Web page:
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Title X and The Role of Family Planning Providers in Preventing and Treating Sexually Transmitted Infections

10:02 am in Uncategorized by RH Reality Check

Written by Clare Coleman for RH Reality Check. This diary is cross-posted; commenters wishing to engage directly with the author should do so at the original post.

This article is published in partnership with the National Coalition of STD Directors (NCSD) as part of our joint series on STD Awareness

Over the past 40 years, Title X family planning providers have played a critical role in ensuring access to a broad range of family planning and related preventive health services for millions of low-income and uninsured individuals. Screening, testing, and treatment of sexually transmitted diseases (STDs) are key components of the essential health education and services provided by family planning providers each year. In 2010, the Title X family planning network performed over 6 million STD tests, a 3.5 percent increase over the previous year, and over 1.1 million HIV tests, a 10 percent increase over 2009. Family planning and sexual health programs have a tremendous amount of expertise in targeting “hard-to-reach” populations, particularly through education and counseling.

Family planning providers have long understood the role sexual health plays in the lifelong health and well-being of their patients. Suspected of being the number one cause of preventable infertility, chlamydia – a curable infection – is the most common bacterial STD in the US, with an estimated 2.8 million infections annually. Annual US gonorrhea infections are estimated to be as high as 700,000 a year. If left untreated, both infections can spread into the uterus or fallopian tubes and cause pelvic inflammatory disease (PID). PID and other infections in the upper genital tract can cause damage leading to infertility, chronic pelvic pain, and potentially fatal ectopic pregnancy.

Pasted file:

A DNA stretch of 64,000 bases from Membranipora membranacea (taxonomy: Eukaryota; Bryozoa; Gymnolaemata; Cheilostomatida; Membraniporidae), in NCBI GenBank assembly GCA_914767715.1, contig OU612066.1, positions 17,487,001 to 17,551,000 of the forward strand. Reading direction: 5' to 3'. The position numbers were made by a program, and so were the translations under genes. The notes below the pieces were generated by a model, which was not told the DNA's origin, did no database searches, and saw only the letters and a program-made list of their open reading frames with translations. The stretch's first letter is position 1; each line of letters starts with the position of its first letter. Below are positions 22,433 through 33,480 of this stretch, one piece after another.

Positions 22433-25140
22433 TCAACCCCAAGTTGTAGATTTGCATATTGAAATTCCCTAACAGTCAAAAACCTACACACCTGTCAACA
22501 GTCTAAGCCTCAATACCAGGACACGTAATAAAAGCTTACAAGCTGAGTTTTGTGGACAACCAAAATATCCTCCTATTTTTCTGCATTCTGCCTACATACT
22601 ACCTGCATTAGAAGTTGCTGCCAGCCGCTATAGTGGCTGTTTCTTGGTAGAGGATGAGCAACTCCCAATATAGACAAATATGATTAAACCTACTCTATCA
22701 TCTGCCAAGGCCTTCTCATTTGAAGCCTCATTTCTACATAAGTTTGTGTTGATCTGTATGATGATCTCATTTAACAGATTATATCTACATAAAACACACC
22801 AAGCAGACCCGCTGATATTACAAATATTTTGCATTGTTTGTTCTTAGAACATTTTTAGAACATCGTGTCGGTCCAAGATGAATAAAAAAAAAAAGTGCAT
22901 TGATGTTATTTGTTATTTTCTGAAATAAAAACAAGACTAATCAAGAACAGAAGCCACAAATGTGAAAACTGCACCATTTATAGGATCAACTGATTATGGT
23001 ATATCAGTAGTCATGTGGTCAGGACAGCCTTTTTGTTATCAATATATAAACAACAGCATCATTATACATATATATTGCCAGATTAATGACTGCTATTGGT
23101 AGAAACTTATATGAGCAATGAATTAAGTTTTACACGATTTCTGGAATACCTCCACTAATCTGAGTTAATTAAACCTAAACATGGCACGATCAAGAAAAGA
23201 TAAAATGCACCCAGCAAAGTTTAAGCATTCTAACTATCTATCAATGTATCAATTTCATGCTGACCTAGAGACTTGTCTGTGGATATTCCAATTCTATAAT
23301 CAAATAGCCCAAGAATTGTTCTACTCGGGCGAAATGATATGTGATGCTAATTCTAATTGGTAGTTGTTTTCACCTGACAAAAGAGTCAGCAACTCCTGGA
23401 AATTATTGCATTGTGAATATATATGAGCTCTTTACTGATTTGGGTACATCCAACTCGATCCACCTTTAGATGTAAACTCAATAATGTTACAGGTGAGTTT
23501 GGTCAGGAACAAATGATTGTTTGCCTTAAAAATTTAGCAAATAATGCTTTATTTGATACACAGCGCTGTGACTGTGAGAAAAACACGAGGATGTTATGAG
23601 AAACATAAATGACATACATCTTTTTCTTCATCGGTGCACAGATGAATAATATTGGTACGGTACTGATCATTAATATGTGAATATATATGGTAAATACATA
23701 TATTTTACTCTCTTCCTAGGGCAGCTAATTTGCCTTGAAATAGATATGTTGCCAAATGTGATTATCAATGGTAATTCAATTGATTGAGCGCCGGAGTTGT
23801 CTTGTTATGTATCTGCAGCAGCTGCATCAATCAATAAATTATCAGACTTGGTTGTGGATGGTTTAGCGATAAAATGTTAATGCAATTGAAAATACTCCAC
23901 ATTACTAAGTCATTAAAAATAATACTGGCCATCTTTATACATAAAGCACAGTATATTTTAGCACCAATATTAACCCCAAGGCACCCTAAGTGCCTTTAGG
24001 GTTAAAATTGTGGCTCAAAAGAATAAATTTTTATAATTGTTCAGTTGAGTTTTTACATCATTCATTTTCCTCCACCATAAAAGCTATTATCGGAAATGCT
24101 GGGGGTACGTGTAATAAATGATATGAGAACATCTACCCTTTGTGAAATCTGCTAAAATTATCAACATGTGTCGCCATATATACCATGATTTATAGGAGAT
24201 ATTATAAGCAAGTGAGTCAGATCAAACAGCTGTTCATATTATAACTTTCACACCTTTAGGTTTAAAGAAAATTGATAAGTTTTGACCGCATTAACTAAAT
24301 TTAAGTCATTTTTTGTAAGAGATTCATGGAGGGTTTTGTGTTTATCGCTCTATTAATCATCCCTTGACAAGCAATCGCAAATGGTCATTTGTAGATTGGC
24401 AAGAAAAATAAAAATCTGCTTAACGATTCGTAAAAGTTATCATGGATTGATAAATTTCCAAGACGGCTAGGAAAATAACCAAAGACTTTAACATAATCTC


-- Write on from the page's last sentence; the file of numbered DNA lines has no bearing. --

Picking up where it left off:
Recognizing the important role publicly funded family planning providers can and do play in STD prevention, the US Centers for Disease Control and Prevention (CDC) supports chlamydia and gonorrhea prevention efforts in family planning health centers through the Infertility Prevention Project (IPP). Begun as a demonstration project in 1988 to address the leading STD-based causes of infertility, IPP has expanded to all ten of the federal Health and Human Service regions, supporting screening and treatment among sexually-active, low-income women.

CDC estimates that undiagnosed and untreated STDs such as chlamydia and gonorrhea cause at least 24,000 women in the US each year to become infertile. In addition to the health burdens that result from chlamydia and gonorrhea, chlamydia in particular has severe economic costs within the health care system. Over $2 billion is spent every year on the medical management of chlamydia and related complications. The total lifetime medical cost has been estimated at $315 per case for women. Furthermore, a single case of PID costs between $1,060 and $3,180 (in 2000 dollars).

To ensure quality sexual and reproductive health and address economic burdens, continued efforts to educate, screen, test, and treat for STDs is critical to our nation’s public health and well-being. The Title X family planning network is proud to be an essential safety-net provider in these efforts to improve access for populations that may have nowhere else to turn for these services.